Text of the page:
This is Bernina's lightweight portable sewing machine, the Bernette. It seems almost a toy. Compared to my ancient Riccar [the saleswoman said it had been made by Bernina .. circa 1960] which had only two plastic parts and has, in its old age developed rheumatism, siatica, wheezing, and probably cardiac occlusion, this is a healthy, happy child who has acquired very few skills or competencies but has endless energy and charms me. It was on sale at the Quilters Gathering in Nashua, N.H. at about half price, I was able to bring it home -- a carrying case came with it and it would be ungracious of me to complain that it's kind of an ugly brocade-y fabric.
I walked around the quilt show for about an hour asking myself if I wanted this machine. I have been sorry I didn't have a portable for taking to classes or sew-ins. And I have hesitated for some years about purchasing a new electronic, digitalized machine that does everything except select the fabric colors for you. I keep asking myself what kind of quilter am I? The answer is that I'm happy to be an amateur, am not ambitious to win prizes, don't care about many new techniques -- I don't want to thread paint or embroider or do very fancy quilting. I want to be able to do rather modest things but some complex paper piecing -- but paper piecing is only straight sewing. So obviously I decided I would buy this machine. So far it's easy to use, purrs far more quietly than the growling Riccar. So I am happy.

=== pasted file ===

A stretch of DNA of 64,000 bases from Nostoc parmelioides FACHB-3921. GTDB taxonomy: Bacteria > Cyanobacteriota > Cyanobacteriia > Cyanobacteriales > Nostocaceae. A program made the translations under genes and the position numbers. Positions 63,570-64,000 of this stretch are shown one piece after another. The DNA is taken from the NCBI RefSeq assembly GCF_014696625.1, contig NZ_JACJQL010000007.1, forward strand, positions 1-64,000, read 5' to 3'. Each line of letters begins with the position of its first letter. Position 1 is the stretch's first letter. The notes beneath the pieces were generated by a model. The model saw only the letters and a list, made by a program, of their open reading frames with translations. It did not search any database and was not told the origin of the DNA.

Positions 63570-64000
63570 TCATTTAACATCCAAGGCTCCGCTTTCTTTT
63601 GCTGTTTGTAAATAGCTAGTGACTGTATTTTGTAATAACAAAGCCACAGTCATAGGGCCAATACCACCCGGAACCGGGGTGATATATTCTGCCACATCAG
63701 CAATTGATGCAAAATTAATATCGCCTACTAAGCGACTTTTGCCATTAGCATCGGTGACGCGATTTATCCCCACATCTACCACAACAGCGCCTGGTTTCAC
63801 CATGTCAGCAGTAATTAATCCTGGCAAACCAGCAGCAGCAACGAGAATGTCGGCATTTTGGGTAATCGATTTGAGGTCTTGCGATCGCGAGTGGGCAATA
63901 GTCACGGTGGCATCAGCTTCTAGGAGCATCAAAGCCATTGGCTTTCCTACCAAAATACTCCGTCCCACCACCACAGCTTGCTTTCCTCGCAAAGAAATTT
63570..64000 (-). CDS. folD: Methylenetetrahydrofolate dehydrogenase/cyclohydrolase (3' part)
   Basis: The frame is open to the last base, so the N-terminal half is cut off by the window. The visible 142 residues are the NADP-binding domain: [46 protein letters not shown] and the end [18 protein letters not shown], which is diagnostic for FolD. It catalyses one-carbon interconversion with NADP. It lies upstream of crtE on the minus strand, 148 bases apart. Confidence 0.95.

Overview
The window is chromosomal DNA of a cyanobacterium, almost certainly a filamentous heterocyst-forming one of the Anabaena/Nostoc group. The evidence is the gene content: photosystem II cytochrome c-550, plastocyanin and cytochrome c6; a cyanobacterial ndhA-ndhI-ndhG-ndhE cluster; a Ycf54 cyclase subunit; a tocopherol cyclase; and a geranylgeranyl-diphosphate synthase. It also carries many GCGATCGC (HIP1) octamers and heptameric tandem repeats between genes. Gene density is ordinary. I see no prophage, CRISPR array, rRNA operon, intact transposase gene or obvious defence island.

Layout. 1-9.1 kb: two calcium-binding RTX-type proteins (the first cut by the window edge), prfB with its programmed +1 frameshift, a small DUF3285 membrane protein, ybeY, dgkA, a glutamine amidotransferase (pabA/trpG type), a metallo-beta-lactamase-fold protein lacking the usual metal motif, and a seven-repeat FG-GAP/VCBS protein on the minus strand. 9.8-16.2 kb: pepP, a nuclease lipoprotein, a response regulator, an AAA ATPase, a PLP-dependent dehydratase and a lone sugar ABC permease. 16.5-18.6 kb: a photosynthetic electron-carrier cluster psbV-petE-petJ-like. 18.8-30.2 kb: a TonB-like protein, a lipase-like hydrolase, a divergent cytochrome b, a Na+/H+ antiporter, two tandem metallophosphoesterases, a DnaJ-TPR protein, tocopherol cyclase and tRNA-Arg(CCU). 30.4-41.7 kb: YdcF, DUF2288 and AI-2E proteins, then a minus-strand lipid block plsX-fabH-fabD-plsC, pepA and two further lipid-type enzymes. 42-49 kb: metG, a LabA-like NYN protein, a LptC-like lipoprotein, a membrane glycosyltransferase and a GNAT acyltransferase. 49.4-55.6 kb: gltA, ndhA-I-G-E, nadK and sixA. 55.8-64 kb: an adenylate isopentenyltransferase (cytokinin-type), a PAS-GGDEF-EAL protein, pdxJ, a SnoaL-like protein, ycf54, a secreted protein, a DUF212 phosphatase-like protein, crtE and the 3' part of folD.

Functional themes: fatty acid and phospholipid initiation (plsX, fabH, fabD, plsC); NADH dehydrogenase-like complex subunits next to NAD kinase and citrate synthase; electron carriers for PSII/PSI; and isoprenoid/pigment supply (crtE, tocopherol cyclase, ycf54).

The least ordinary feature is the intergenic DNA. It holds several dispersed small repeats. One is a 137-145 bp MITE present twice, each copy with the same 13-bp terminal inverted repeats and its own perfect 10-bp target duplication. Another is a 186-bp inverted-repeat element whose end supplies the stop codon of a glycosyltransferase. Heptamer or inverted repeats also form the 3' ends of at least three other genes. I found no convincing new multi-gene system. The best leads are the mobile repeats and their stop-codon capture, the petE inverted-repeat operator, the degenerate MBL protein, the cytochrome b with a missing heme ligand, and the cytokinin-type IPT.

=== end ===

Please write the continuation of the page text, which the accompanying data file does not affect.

The Work in Progess that is partially visible in the photo will be finished by dinner time today and, if I can find the hanging rod I think I've stashed somewhere, it will be hanging and I can take a photo later on which I'll post in a day or two
This strip quilt was made using drier sheet as the foundation. This quick and easy method is always fun because I can choose exactly which piece comes next but will always be surprised when I put several together and see the patterns formed.
The mid-70s are a surprise! Part of me remains in the 50s -- age, I mean, not decade of 20th century. It's a joy ride, new experiences land in my lap and I've become a better quilter, poet, writer than I expected. It's a rich life for a person never rich financially. Hey, this is what the mid-70s are like!